symfonická báseň podle Jaroslava Vrchlického
řada D / svazek 8
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Not for the first time, Janáček found inspiration in the poetry of Jaroslav Vrchlický (1853–1912). This time it was the Balada blanická (The Ballad of Blaník), part of the collection Selské balady (Peasant Ballads) from 1885. And in this case as with many times before in the history of music, Janáček’s work is part of a longer chain of impulses – the poet himself explained the birth of his collection as being inspired by Josef Svátek’s study Selské vzpoury v Čechách (Peasant Uprisings in Bohemia), but he reserved himself some leeway in recounting the historical events. This poetic license is especially evident in this instance, that is, the legend of the Knights of Blaník.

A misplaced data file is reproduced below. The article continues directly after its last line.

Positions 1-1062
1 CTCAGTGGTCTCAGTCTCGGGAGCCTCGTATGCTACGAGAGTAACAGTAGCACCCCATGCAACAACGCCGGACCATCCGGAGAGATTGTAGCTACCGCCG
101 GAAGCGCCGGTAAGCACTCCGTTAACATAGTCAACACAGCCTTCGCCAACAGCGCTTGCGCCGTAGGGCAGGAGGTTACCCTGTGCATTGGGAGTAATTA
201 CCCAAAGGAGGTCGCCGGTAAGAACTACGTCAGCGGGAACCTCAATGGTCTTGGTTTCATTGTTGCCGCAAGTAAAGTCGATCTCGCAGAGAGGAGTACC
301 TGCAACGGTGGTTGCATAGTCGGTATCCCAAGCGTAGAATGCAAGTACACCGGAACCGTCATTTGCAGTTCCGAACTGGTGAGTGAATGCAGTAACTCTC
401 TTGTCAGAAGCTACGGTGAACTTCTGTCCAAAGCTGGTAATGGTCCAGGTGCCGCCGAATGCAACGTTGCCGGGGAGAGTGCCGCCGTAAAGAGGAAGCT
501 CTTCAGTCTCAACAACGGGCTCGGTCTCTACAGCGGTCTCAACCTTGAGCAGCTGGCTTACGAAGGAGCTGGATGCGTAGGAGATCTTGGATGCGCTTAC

The central motif – an army of knights long asleep under the mountain bring salvation in the darkest hour – is found in many forms in various cultures and periods of history. One of the most well-known and evidently the oldest versions is the legend of King Arthur. In Czech cultural history the story is linked with Blaník Mountain (638m), which stands between Benešov and Vlašim, and has been shaped by various political and social factors, often contradictory ones.
The Ballad of Blaník (introduction)
On Good Friday when the Passion is said
the mountain Blaník gapes open every year.
Woe, woe unto those who stray there
He who does must wait one full year
and those are lucky, who when the time is ended
if they do not miss the terrible hour
when again in sorrow the Passion is said
and Blaník opens wide on Good Friday.
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